Ray Goulding and Bob Elliott (Photo: Getty Images)

Bob Elliott, one half of the comedy duo Bob And Ray, has died at age 92. With his late partner, Ray Goulding, who died in 1990, Elliott spent decades perfecting a specific kind of humor: bone-dry, low-key, often bracingly dark, and completely absurd and surreal. Bob And Ray’s countless characters are capable of saying the most ridiculous things in the most matter-of-fact way, whether they’re describing a preposterous business plan, nattering on about a silly and impractical hobby, or trying to sort out the details of an incredibly convoluted soap opera plot. The duo’s influence can be felt on The Simpsons, in the comedy of David Letterman, and in TV sitcoms and sketchcoms too numerous to count.

Though they branched out into other media, including television, live theater, and even film, Bob And Ray truly made their mark in the radio. There are so many hours of audio that it is difficult to know where to begin, but one particularly fine showcase for their talents is a 15-minute program called Bob And Ray Present The CBS Radio Network, which aired from 1959 to 1960. Here, listeners will be able to find episodes of such beloved mock soap operas as “One Fella’s Family,” “The Gathering Dusk,” and “Grand Motel,” an establishment whose strict policy concerning continental breakfasts causes no end of grief. The CBS Radio Network is also where the duo unfurled one of their greatest running jokes: Smelly Dave, a rotting whale carcass supposedly sent from town to town on a railroad flatcar as some kind of spectacularly ill-conceived publicity stunt. As one would expect, this program also features numerous appearances by Bob Elliott’s most famous character, the hapless yet proud reporter Wally Ballou.

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By this point in their career, Elliott and Goulding were also branching out into advertising, and their animated spots for Piel’s Beer remain amusing showcases for their brand of humor. In the ads, Elliott provided the voice of Harry, the calmer and more reasonable brother of brash Bert (Goulding).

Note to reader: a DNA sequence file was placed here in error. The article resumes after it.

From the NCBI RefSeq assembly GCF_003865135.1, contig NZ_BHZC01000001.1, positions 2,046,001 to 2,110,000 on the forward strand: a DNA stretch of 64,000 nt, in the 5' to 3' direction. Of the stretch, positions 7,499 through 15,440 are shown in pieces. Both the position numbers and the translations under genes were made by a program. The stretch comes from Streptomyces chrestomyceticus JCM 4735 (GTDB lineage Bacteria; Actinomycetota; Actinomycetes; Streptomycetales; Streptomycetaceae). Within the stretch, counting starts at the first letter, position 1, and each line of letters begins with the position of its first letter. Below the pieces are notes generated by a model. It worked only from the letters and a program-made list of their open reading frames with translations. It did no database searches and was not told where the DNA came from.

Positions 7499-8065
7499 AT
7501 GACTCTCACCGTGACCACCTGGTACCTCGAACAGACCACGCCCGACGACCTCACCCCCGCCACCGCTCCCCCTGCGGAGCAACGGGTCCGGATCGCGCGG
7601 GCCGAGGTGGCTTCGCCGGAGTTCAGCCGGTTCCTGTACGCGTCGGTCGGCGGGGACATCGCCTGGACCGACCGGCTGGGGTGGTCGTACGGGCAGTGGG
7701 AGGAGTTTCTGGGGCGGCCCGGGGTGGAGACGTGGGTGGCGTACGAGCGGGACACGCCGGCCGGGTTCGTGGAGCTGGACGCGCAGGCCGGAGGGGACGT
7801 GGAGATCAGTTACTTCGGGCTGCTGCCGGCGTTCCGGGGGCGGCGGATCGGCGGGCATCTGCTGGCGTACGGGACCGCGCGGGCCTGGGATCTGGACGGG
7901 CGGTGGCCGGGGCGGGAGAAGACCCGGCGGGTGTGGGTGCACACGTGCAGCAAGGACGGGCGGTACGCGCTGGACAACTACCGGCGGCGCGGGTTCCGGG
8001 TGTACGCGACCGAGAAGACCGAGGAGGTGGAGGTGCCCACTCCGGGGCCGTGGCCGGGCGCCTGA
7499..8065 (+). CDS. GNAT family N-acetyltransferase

Though they were never able to sustain any television vehicle for long, radio being their true home, Bob And Ray did manage to snag the occasional network showcase in the 1950s. On the tube, rather than playing all the parts themselves, they would occasionally be joined by other actors. In so doing, they even worked with Audrey Meadows, best known as Alice Kramden on The Honeymooners.

Some of their best television appearances, however, arrived when then were invited to perform their act on late-night talk shows. Johnny Carson loved Bob And Ray and booked them on The Tonight Show many times. Here they are, for instance, doing their classic “Most Beautiful Face Winner” routine, in which Elliott is the highly unlikely title-holder but remains humble despite his overwhelming attractiveness.

Bob And Ray also managed to translate their act to the live stage, most famously in the Broadway hit The Two And Only, where they played some of their best-known routines to a highly appreciative audience. The show includes such golden oldies as “The Slow Talkers Of America,” in which Elliott’s halting diction proves absolutely torturous for Goulding.

Latter-day audiences, meanwhile, will probably remember Bob Elliott best for the work he did with his son, Chris, in such projects as Get A Life and Cabin Boy. When Chris was hired as a writer and performer for Late Night With David Letterman in the 1980s, he knew he owed his success somewhat to the high esteem in which Letterman held Chris’ famous father. Once Chris established himself as a comedic talent in his own right, he repaid the favor by writing in parts for Bob. Father and son appeared together on Later With Bob Costas to discuss their relationship, both on screen and off.

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